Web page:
Some of you who have been here a while will probably remember my first review where I reviewed Buzz Aldrin’s Race into Space. Well, what I have been waiting for a long time has finally come, since they are making a sequel, in body if not in name. Buzz Aldrin’s Space Program Manager and Buzz Aldrin’s Race into Space are both space program simulators. You run a space agency by scheduling missions, hiring astronauts and buying hardware. Fairly simple game mechanics making it easy to learn, but the difficulty of actually getting to the Moon with randomized factors like cursed programs and the like ensure every game is different and challenging. But that’s enough about BARIS, since you are here to learn more about its heir, Buzz Aldrin’s Space Program Manager.
One of the first things I noticed when loading the game was the lack of my resolution of 1680 x 1050, but that can be forgiven since the game is still in development and things like that can be expected. Checking online they are prioritizing gameplay and bug finding over graphics which in my opinion, is a very good sign. The campaign isn’t implemented just yet, so we’ve only got sandbox mode for now but it seems like it still gives you short term goals to complete. Once I got into the game, though, I noticed a pretty big difference from BARIS.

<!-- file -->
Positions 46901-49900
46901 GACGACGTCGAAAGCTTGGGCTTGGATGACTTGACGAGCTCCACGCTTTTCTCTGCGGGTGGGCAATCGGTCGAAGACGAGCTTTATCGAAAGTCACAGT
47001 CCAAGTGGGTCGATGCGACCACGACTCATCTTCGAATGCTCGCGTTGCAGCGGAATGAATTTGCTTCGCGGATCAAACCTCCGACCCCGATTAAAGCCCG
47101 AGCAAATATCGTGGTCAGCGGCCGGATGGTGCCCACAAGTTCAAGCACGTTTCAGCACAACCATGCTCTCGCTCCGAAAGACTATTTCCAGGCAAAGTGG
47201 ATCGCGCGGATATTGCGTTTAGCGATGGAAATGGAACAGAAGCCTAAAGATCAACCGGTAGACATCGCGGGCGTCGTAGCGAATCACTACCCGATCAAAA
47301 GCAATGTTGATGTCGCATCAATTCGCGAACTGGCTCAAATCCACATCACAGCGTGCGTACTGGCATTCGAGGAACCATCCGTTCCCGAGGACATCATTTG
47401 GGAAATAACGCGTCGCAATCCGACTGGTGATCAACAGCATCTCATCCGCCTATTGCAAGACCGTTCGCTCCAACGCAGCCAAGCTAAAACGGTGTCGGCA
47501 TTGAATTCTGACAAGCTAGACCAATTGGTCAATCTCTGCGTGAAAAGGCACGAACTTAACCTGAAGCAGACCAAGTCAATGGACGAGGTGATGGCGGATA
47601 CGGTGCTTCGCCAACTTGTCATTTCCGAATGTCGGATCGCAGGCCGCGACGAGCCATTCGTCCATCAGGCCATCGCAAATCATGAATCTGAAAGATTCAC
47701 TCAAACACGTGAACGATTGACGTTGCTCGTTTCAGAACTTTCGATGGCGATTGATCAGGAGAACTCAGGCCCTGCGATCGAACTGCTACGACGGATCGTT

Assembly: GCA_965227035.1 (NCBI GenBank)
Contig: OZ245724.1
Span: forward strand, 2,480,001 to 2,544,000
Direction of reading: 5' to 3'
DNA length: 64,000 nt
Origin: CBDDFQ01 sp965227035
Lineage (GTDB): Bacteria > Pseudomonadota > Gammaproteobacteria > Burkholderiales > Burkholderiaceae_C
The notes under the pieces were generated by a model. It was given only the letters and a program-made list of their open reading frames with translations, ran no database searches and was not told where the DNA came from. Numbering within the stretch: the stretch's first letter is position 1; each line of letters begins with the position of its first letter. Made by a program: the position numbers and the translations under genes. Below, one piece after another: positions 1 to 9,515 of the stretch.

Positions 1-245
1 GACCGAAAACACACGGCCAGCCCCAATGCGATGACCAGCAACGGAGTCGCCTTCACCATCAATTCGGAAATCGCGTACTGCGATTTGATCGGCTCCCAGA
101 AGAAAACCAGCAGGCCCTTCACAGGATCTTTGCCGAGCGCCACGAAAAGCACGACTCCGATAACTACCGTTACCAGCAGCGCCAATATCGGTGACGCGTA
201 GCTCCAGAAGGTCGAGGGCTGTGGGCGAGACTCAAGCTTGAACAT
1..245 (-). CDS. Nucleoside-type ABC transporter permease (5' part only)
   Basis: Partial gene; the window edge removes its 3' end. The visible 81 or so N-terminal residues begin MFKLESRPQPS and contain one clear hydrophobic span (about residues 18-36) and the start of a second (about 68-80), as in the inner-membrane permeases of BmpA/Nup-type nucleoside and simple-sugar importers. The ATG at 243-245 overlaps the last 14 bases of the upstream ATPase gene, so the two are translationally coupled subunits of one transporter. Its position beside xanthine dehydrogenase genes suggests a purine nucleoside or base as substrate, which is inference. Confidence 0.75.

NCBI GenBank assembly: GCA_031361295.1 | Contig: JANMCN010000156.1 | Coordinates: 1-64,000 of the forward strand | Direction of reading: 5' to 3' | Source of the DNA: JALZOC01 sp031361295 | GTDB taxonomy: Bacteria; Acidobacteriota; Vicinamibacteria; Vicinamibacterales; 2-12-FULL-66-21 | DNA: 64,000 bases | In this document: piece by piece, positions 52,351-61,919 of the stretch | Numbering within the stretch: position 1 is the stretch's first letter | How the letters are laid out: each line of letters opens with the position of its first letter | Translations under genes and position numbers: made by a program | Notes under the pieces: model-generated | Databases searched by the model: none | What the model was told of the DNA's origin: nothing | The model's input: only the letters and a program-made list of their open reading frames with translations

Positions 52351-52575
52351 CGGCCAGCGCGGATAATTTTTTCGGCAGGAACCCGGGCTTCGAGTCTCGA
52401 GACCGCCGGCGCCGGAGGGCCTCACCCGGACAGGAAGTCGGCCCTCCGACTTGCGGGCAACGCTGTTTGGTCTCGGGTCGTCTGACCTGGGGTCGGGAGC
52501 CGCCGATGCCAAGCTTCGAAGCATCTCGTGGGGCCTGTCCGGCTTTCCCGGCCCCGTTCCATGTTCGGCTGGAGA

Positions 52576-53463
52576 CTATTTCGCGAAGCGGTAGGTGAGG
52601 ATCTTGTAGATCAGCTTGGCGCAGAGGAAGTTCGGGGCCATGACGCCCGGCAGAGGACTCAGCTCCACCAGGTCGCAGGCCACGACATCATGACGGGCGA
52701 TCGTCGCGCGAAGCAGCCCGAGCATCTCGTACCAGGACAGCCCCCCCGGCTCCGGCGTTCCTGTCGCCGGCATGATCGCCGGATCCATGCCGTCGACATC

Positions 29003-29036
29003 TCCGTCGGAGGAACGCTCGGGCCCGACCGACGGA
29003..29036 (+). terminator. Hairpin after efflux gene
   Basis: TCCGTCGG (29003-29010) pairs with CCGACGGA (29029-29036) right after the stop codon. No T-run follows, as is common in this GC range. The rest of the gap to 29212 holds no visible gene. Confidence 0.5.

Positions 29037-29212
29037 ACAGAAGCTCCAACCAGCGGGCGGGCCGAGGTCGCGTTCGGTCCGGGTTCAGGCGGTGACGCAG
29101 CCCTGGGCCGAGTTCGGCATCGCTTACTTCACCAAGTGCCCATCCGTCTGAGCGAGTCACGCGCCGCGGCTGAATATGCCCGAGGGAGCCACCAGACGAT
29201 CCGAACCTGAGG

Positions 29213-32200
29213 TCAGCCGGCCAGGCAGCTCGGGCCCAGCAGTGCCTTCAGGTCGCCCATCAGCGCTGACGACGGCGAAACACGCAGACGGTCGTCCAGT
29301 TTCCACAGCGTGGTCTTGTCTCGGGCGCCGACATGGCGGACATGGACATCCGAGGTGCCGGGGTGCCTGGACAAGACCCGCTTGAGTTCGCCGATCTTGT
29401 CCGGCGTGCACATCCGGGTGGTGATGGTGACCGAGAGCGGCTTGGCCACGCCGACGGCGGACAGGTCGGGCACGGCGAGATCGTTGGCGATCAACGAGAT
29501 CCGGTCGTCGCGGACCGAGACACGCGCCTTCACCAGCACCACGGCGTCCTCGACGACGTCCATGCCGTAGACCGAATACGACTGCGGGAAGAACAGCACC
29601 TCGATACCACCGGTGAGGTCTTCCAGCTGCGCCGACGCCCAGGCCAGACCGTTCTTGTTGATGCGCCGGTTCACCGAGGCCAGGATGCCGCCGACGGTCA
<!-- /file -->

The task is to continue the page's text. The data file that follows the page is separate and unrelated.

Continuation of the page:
The space centre starts barebones and at the bottom of the screen, you have the information about various resources, engineers and the like. But, old time players of BARIS might notice something missing and I spent a few minutes searching for it myself. There isn’t a research building anymore, it’s been rolled into the HQ. I find that to be a rather odd touch. Sure, in BARIS you could click the main HQ building and go straight to research from there, but that wasn’t the reason the R&D building was there, it was a shortcut to save time.
But research is still there, I can assure you. After selecting a program to follow in the HQ, you then end up at the research screen. Rather than just clicking assign research team for a cost of MegaBucks, you instead actually assign scientists, engineers or technicians (that SET you can see in the screenshots’ bottom section) to the project, with their own stats which in my opinion is a big leap forward. Each engineer can only be assigned to one project at a time and each brings different skills to that project so you need to juggle engineers around and they’ll research automatically.